Julian(Us) Cesarini, Cardinal
Julian(Us) Cesarini, Cardinal, one of the most distinguished characters of the Church of Rome in the Middle Ages prominently connected with the efforts to heal the dissensions within the pale of the Romish Church of the 15th century, and the union of the Eastern and Western churches at the Council of Florence; was born at Rome in 1398, the descendant of a noble family noted in the annals of Italian history. He was educated at the University of Perugia, and early evinced the possession of great ability and uncommon talents. He particularly interested himself in the study of the Roman law, and soon acquired the reputation of being one of the foremost thinkers, and was honored with a professor's chair at Padua. He was not suffered, however, to continue long in the rostrum, for the Church of his day needed men of decision and energy to allay the strife which was raging fiercely, and threatening the destruction of the hierarchical edifice so lately dishonored in the occupation of the papal chair by licentious characters. sometimes familiarly termed the Babylonish captivity of the Church of Rome, the illustrious Colonna, better known as Martin V, was to obliterate, as well as to rebuild on a firm foundation both the moral and material influence of the papacy. For such a task his own talents, however great, were not sufficient, and the wise, far seeing pontiff was not slow to recognize the uncommon endowments of young Julian, who was accordingly appointed apostolic prothonotary, and, later, auditor of the Rota Romana. Cardinal Brunda in particular became interested in the rising Cesarinus; and when, in 1419, he was sent as papal legate to Bohemia to bring back the erring (?) sheep of the Slavonic fold, Julian was the legate's companion and mainstay. Though this mission failed to accomplish its objects, at the Diet of Brunn, Julian won golden opinions from the Romans, and in 1426 (May 22) was promoted to the cardinalate of Santo Angelo. When, in 1431, a diet was summoned at Nuremberg "to concert immediate and vigorous action for crushing the hitherto successful rebellion," it was none other than cardinal Julian whom Martin V selected (after his death confirmed by Eugenius IV) to represent him in that ecclesiastical body, as well as in the general council which, in accordance with the celebrated decree "Frequens" of the Council of Constance, was soon to meet at Basle. It had been determined to extirpate the Hussites by all means. As kind words would not bring them back to the open arms of the Church the cardinal legate boldly exchanged the mitre for the helmet. Quickly an army of Crusaders was gathered, and in himself blending together the characters of the priest and the soldier he sought to kindle in their hearts the fires of religious zeal and patriotic devotion. But neither the potency of a blessed banner and a consecrated sword nor the spectacle of an ecclesiastic urging on an army to a war of faith, had sufficiently impressed Rome's most faithful adherents to brave "The face of a religious influence like that of Hussitism, which was rooted in national sympathies, such as Rome could never awaken in the day of her greatest power," and ignominiously the papal legate again failed in his mission. Meanwhile, however, the Council of Basle had convened, opened in the absence of the legate by two of his deputies, and thither Julian directed his steps. He assumed its presidency Sept. 9, 1431, determined by peaceful measures to essay once more the accomplishment of a task which he had found it impossible to secure on the field of battle; and to his honor be it said that all the inducements which were now held out to the Hussites were the offerings of a sincere and pious soul, which desired above all things else the glory of God and the honor of his Church. "The sanguine and undaunted legate, who had been the first to reckon on the military campaign as the only remedy for the spreading disease; was now the first to fall back upon the council from which he had hitherto augured so little good. 'As I saw no other remedy left' (are his own words), I animated and encouraged all to remain steadfast in the faith, and to fear nothing, since on this very account I was going to the council where the whole Church would assemble'" (Jenkins). How much Julian did to obtain Eugenius' sanction to the continuation of the council which that pontiff was determined to abrogate, and how Julian, not withstanding the publication of a bull abrogating the council, and convoking it eighteen months later at Bologna continued the session, and with what liberality sagacity he counseled in the deliberations of this synod, and with what earnestness and zeal he defended the independence of the council and its superiority over the pontiff we have already mentioned in the article on SEE BASLE, COUNCIL OF (q.v.). Suffice it to say that, had the wise and all seeing policy of the legate been allowed to be carried out in the name and with the full consent of the Roman pontiff, the Hussites would have been redeemed and the Church of Rome been spared the reductions which she suffered in the 16th century, and which even now threaten her very existence. SEE OLD CATHOLIC CHURCH. Annoyed and distracted by the opposition of Eugenius, the president hardly knew how to dispose of the Bohemian question, and the Hussites, doubting the sincerity of the cardinal, received every advance with distrust, and misinterpreted every utterance of Julian; till it finally became evident to both parties that their mission was fruitless, and that it had only opened another and a still more intricate chapter in the history of this long and eventful controversy. SEE HUSSITES. But if Julian had battled for reform within the Church, and had boldly argued in favor of the council's supremacy over the incumbent of the papal chair, he had yet faithfully adhered to the Roman pontificate; and when, as he believed, the fathers of the Church determined to deprive Eugenius of a portion of his support, he as earnestly defended the pontiffs cause, and suddenly the council found itself at variance with its able president, and the Church threatened with a greater schism than she had ever yet endured. It is true Julian had been one of the prime and most zealous leaders in abolishing the annates (q.v.), but he staunchly insisted with the same zeal for some compensation from other sources; and when he found the council indisposed to meet his views, he quickly changed front, and became one of Eugenius' most outspoken adherents. The breach had opened in February 1437; in September, the arrival of a papal bull ordering a synod at Ferrara to consider the question of uniting the Eastern and Western churches obliged Julian to resign the presidency, and on Jan. 9, 1438, he quitted Basle, and, after a short visit to Rome, hastened to Ferrara. SEE FLORENCE, COUNCIL OF; SEE FELIX V. This sudden change of Julian from an opponent to an adherent of the Eugenian party has led historians to doubt the sincerity of the cardinal; but when we consider that Julian's great object was the union of the Eastern and Western churches, the healing of schisms within either, and a thorough reformation to suit the wants of the day, this action explains itself to us as really the natural development of those great principles of ecclesiastical policy upon which Julian had acted from the beginning; and "while the advocates of the pope were rejoicing over the immediate fruits of a successful duplicity, that vigorous and impulsive mind, which had guided the intellectual strength of Christendom in the freest and most enlightened council that had assembled since the apostolic age, was preparing itself for a future of more enduring triumph. The long and dreary night of schisms and controversies seemed now far spent, and the day of strength and reunion was at hand. How sublime was the prospect now opening upon an earnest and sanguine mind. The restoration of the Church to its first beauty and integrity; its reformation by the recovery of its first estate, and of that spirit which made it one in Christ; the overthrow of the infidel and the enemy of the Church by a warfare of whose glories the earlier Crusades would become but a faint prophecy; the extension of the power of the papacy over all Christendom, and the restoration of the episcopacy to its pristine beauty under the one universal patriarch — these were the most prominent features of this vision of things to come. We cannot wonder that, with such a view before him the great reformer of the Church at Basle laid down the work of reformation to take up that of union; and while keeping still, as the rule of all his labors, the truth proclaimed at Constance, 'There can be no real union without reformation, nor true reformation without union,' he fell back upon the work of union when that of reformation became impossible. To one who regards his course from this point every stage of his transition from Basle to Florence will become clear and consistent. Everywhere we shall recognize a careful provision for the exigencies of the Church, formed from the matured experience of its past dangers, and a disinterested zeal which, in an age of selfish intrigue, was as naturally misrepresented as it was willfully misunderstood. The insinuation of Gibbon is at once confronted by the fact that if Julian had not sought the peace of the Church rather than his own aggrandizement, he might have grasped at this moment the papacy itself, and wrested from Eugenius that authority under which he was content to close a life of brilliant but ill requited service" (Jenkins, p. 266-268).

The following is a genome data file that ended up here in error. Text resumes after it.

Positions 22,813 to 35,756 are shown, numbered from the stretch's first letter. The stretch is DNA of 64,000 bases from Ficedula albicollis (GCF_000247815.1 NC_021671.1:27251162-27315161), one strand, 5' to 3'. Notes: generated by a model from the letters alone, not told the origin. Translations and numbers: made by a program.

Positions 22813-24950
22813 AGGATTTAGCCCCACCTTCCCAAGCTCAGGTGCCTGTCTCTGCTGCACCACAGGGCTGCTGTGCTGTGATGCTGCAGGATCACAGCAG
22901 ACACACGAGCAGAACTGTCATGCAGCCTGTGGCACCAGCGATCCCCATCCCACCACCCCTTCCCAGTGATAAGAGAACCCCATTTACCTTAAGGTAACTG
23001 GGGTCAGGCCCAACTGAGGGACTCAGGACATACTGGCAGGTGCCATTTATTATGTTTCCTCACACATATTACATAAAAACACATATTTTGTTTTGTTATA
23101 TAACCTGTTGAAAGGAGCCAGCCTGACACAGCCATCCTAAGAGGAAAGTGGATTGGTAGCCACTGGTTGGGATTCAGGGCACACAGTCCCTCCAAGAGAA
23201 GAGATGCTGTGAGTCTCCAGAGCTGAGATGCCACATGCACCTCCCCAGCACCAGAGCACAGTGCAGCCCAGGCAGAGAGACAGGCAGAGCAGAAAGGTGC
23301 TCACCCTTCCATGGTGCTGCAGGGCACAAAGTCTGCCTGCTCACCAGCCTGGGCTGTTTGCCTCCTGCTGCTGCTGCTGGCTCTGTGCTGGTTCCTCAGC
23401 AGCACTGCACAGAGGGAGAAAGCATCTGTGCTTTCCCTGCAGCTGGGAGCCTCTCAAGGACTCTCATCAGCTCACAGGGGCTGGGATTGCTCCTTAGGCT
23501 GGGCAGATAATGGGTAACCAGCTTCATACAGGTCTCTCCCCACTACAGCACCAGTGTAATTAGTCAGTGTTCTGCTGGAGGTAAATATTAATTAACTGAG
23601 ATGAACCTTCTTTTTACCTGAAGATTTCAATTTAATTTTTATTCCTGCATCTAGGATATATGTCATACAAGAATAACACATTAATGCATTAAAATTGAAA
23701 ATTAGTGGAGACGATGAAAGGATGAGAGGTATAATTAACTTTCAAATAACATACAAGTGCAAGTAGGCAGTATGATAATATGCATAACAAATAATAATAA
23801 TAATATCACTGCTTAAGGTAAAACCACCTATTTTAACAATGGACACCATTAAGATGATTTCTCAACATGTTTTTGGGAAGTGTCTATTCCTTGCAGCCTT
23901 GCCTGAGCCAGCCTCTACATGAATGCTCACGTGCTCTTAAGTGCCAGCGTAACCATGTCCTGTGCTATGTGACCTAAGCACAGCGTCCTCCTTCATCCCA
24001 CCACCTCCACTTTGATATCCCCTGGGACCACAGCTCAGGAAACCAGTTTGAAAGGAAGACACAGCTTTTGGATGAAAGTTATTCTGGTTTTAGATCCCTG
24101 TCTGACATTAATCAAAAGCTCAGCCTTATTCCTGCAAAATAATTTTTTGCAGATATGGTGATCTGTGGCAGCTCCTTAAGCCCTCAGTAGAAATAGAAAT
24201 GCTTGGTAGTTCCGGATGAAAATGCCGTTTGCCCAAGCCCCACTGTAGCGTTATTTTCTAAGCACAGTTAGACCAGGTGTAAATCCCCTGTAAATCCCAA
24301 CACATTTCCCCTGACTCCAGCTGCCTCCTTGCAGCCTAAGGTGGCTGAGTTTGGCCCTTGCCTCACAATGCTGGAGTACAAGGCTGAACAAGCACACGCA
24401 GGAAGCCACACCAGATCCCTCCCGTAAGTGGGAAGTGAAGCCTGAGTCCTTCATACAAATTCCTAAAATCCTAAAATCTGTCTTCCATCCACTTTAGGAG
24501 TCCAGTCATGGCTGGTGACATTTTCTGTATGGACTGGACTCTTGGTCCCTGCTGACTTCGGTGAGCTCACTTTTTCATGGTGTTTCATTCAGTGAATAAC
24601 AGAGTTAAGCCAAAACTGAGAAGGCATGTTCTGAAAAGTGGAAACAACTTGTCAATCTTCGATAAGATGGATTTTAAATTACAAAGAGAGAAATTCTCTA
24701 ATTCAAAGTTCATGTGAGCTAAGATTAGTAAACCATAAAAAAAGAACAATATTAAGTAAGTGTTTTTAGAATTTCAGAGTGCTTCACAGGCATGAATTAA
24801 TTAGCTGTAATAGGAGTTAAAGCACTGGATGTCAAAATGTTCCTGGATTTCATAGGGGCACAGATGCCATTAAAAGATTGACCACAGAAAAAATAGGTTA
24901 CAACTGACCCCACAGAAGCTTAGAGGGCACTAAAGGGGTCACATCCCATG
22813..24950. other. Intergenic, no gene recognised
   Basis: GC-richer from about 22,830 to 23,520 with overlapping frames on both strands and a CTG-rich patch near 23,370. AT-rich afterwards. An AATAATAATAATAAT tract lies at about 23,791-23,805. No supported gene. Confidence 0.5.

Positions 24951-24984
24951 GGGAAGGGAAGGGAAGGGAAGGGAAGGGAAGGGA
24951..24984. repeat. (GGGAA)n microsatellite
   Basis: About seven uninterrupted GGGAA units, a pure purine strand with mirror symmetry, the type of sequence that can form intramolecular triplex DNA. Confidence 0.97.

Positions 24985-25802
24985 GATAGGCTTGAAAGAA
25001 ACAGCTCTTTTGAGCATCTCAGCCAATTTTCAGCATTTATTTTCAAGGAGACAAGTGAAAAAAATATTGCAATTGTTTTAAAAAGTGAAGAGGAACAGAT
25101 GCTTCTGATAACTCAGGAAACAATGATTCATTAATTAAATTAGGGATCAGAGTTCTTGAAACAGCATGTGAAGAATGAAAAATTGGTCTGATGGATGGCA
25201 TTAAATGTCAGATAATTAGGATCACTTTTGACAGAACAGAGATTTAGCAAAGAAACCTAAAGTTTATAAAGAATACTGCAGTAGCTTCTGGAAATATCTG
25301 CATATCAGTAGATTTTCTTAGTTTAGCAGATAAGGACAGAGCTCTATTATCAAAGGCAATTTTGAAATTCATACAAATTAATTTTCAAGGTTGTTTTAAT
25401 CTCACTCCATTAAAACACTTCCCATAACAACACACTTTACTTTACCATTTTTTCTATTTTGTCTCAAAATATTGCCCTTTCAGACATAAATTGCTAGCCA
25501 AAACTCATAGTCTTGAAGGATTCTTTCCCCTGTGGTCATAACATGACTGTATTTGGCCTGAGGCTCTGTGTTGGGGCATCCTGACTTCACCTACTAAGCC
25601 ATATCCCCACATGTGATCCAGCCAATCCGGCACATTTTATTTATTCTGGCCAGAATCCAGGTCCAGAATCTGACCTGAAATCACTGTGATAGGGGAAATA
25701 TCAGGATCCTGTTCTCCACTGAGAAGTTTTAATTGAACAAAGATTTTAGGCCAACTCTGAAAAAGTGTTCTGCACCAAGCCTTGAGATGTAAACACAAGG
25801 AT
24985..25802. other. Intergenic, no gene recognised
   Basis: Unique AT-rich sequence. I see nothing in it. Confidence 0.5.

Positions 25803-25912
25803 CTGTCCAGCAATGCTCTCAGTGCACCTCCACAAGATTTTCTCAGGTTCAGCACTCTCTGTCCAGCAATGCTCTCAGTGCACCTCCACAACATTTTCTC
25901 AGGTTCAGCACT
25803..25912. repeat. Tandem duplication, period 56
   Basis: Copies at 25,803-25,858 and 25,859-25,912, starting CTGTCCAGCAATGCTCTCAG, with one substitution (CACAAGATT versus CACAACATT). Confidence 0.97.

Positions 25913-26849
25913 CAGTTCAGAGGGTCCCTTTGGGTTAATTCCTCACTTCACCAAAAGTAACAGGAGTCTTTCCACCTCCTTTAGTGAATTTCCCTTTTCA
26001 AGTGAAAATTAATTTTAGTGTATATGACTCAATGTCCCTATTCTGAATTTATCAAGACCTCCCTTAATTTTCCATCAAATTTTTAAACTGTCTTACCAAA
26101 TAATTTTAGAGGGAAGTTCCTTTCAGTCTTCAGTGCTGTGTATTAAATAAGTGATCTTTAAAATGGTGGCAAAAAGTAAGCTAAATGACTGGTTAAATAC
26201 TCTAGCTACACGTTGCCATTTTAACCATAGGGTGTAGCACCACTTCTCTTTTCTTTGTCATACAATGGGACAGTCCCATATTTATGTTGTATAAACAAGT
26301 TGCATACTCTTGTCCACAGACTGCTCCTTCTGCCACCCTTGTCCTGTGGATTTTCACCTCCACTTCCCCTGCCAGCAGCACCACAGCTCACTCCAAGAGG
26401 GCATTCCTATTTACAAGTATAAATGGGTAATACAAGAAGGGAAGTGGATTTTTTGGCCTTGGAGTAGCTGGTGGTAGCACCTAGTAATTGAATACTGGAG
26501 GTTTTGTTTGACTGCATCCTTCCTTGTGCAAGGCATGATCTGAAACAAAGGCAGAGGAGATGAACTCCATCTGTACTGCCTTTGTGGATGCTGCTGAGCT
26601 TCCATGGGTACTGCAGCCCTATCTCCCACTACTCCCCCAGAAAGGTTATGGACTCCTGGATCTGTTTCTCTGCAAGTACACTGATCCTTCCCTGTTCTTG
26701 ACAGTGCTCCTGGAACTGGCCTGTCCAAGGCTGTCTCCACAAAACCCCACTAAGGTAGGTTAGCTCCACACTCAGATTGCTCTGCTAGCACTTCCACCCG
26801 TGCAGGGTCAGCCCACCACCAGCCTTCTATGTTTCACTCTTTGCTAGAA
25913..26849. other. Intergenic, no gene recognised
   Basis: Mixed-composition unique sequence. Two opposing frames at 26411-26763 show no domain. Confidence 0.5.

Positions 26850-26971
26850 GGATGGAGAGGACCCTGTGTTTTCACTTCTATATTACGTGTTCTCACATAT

But if the conduct of Julian had hitherto been the outgrowth of a sincere heart, we can only look with suspicion upon his actions in the Council of Florence, removed thither from Ferrara. His name deserves to be treated with ignominy for the duplicity he manifested towards the leading prelates of the Eastern Church, and from this time dates the earliest "moral declension in the course of Julian, which was at once closed and expiated in the dark page of the Hungarian legation." SEE FLORENCE, COUNCIL OF; SEE PURGATORY; SEE FILIOQUE; SEE JOSEPH OF CONSTANTINOPLE. For his valuable services to the papacy, Eugenius bestowed on him the bishopric of Frascati, and in 1443 further evinced his recognition of Julian's efforts by appointing him legate to Hungary, which country, the very bulwark against further advances of the Turks, was at this time threatened by civil dissensions, and was fast developing many causes of as serious apprehensions to the court of Rome as Bohemia had done in the previous century. SEE SIGISMUND; SEE WLADISLAS. Again Julian was obliged to lay aside his spiritual weapons, and to draw the temporal sword which he had once before wielded so unsuccessfully. But not only did he change the manner and weapons of warfare, but even the principles for which he fought; and hereafter Julian is marked by an unscrupulous pursuit of his object, and it becomes really difficult to detect, under the strange disguise which he henceforth assumes "the features of that enlightened mind which inspired the decrees and directed the correspondence of the Council of Basle." His task was to heal the dissensions of the Hungarian royalty, and to enlist that country, in union with all the rest of Christendom, to check the further advance, and, if possible, bring about the utter annihilation of the Turks; and when the sudden death of the queen regent Elizabeth (which is oftentimes said to have been caused by Julian Cesarinus) and the accession of Wladislas had secured to the Turks a peace of ten years, it was Julian who came forward to argue with the king on the fallacy of adhering to a compact with heretics, especially as the treaty had been made without the sanction of the holy see. The apostolic authority served to free Wladislas from his obligation, and the war with the Saracens began anew, in which both king and papal legate fell a prey to Mohammedan defenders at the battle of Varna (1440). According to some, Julian was murdered in his flight by a Wallachian who saw gold on his clothes; others say that the Hungarians killed him in punishment for his evil advice; while others, again, say that he died in 1446, in consequence of a wound received while leading on the Christians; and some Romish historians even claim that he suffered martyrdom in the camp of the Turks; but as none of the contemporary historians knew anything of the kind to have occurred, it seems useless to refute the statement. His speeches are contained in the Acts of Councils, and his two letters to Eugenius concerning the Council of Basle in the Fasciculus rerum expetend. (Col. 1535), p. 27 sq. See Jenkins Life and Times of Cardinal Julian (London, 1861, 8vo); Hefele, Quartalschrift, 1847, 2; Cave, Scriptores Ecclesiastes; Schröckh, Kirchengeschichte, 32, 11 sq.; Milman, Latin Christianity (see Index in vol. 8). (J.H.W.)